Thankfully, it looks like Warner Brothers hasn’t been scared by the poor box office this past weekend for Disney’s John Carter as the studio has announced that it will be taking at stab at producing a feature film based on another old pulp hero that isn’t too familiar to today’s culturally illiterate audiences – Mandrake the Magician.

Created by Lee Falk, the same comic strip creator who brought us The Phantom, Mandrake the Magician has the power to hypnotize people with a mere quick gesture and uses this to fight gangsters, mad scientists and the occasional alien invasion. Mandrake travels in rather elite circles counting the strongest man in the Lothar, “Prince of the Sven Nations, ” Princess Narda of the European nation of Cockaigne and Magnon, the ruler of an intergalactic empire. The strip started in 1934 and continues to this day in a handful of newspapers.

Warner Brothers is teaming with Atlas Entertainment on the project. Atlas bought the film rights to the character back in 2009 and since then have had Twelve Monkeys scribes David Peoples and Janet Peoples working on a screenplay. Warners has indicated that they wish to proceed with a more revisionist take on the character a la their successful Sherlock Holmes films featuring Robert Downey Jr. To that end, they are looking for someone new to script.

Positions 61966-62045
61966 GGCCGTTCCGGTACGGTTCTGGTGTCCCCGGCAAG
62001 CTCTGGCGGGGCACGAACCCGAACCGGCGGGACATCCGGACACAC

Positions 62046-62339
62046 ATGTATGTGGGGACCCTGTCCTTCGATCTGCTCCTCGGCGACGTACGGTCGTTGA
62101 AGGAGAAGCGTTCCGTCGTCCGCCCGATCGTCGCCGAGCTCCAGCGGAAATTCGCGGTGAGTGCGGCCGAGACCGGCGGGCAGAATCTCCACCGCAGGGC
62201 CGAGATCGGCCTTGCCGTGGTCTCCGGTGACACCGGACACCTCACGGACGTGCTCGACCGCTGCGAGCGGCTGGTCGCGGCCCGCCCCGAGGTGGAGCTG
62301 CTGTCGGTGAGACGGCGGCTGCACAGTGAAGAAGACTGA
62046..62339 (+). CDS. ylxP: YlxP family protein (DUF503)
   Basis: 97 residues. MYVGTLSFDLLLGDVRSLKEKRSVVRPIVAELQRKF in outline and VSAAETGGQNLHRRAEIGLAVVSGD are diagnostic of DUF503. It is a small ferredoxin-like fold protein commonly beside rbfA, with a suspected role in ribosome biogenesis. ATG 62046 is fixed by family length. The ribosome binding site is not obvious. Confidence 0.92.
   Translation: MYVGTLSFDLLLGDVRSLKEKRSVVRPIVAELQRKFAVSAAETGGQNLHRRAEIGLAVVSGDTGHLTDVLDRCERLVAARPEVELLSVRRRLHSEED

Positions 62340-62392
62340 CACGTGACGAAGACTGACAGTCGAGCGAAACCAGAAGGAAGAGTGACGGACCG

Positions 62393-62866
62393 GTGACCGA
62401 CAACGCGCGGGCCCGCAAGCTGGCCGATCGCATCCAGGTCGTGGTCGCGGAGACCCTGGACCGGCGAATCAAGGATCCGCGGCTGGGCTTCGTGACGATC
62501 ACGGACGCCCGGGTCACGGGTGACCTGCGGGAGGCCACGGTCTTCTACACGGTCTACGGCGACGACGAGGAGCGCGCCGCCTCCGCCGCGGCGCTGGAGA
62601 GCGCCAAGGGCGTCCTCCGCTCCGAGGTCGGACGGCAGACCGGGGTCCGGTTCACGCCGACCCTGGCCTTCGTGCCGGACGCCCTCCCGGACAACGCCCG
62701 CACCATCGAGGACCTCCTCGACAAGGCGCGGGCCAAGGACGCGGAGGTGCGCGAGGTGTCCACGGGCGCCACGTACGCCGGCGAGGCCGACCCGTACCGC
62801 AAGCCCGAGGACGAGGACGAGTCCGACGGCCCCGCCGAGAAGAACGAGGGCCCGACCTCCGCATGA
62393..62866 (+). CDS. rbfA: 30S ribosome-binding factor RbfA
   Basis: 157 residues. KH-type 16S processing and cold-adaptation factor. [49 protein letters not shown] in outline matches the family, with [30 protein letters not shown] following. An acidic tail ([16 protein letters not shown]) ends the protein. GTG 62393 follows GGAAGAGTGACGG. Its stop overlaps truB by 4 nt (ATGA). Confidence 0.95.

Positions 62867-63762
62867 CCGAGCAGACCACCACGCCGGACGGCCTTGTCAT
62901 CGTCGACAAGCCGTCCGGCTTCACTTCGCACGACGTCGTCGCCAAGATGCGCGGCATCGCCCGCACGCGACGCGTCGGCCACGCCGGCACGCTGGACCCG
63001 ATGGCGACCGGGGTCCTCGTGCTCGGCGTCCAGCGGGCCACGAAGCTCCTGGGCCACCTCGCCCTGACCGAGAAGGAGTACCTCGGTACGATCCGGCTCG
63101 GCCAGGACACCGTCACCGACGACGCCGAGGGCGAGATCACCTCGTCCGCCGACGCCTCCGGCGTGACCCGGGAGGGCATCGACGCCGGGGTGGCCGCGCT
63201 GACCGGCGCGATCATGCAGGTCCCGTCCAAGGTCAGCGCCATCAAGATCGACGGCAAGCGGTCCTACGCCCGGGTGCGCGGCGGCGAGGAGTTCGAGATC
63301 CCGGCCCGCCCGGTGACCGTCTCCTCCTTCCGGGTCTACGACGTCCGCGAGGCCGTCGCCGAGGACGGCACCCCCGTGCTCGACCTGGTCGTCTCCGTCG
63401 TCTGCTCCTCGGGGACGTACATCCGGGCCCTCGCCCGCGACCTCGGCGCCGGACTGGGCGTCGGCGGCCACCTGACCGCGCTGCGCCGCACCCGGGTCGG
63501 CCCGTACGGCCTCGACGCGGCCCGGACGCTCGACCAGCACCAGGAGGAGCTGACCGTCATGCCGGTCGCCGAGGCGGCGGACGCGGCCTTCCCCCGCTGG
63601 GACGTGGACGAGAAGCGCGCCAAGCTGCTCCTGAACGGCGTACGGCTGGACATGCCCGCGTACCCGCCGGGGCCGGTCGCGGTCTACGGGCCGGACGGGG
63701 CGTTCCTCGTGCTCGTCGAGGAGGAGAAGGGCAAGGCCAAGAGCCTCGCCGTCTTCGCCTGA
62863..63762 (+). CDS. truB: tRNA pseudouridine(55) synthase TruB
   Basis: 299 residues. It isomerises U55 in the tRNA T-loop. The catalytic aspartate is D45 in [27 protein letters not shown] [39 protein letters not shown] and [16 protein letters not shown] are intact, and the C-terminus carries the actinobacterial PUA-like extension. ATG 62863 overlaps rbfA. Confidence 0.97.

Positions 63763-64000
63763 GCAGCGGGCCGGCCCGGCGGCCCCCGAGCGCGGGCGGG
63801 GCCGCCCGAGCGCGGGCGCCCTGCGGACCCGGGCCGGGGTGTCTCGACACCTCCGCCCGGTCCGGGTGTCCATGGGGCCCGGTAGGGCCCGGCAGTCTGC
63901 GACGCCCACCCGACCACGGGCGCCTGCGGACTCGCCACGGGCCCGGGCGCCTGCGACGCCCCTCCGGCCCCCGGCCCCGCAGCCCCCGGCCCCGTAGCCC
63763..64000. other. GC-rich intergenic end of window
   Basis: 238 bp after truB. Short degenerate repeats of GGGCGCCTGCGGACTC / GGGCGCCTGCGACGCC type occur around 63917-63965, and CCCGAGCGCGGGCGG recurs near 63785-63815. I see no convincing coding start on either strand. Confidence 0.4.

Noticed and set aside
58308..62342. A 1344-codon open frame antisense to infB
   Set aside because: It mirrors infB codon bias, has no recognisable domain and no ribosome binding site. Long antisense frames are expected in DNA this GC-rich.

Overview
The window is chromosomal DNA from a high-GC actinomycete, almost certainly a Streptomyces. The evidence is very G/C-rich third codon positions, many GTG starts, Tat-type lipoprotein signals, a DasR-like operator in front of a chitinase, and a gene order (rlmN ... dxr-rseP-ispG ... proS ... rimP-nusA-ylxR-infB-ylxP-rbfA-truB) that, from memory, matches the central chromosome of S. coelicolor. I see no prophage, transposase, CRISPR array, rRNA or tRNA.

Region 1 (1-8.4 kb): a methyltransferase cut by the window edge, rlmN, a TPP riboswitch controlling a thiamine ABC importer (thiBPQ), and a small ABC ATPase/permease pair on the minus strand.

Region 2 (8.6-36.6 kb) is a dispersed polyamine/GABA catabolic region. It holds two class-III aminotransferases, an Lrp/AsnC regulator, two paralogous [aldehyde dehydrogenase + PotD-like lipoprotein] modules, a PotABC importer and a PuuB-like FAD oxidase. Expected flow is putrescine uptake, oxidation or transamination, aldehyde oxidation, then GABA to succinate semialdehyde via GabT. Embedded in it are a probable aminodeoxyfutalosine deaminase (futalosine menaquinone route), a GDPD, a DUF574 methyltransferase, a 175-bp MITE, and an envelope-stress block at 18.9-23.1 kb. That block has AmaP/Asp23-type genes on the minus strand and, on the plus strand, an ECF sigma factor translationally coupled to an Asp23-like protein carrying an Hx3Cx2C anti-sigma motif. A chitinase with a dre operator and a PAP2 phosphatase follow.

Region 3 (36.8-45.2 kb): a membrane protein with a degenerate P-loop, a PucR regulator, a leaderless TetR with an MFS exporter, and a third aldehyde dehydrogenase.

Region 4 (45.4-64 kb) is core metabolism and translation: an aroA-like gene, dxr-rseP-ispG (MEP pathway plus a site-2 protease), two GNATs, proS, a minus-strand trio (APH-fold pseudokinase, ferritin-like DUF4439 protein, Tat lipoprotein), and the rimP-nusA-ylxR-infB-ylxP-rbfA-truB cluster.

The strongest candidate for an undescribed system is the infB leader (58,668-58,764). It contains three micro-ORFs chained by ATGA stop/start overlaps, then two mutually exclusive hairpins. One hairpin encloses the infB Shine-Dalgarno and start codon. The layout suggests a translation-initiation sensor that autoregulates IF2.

Previously, Mandrake was featured in a radio series that ran for two years and in a 1939 Saturday morning serial. Previous attempts have been made to bring Mandrake to the screen. A 1980s attempt at Embassy Pictures died after a regime change at the studio. In 2007, director Chuck Russell was working on a version that would have starred Jonathan Rhys Meyers as Mandrake. By 2009, Russell had been replaced by Mimi Leder and Myers by Christian Hayden.

Via The Hollywood Reporter.

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About Rich Drees 7021 Articles
A film fan since he first saw that Rebel Blockade Runner fleeing the massive Imperial Star Destroyer at the tender age of 8 and a veteran freelance journalist with twenty-five years experience writing about film and pop culture. He is a member of the Philadelphia Film Critics Circle.
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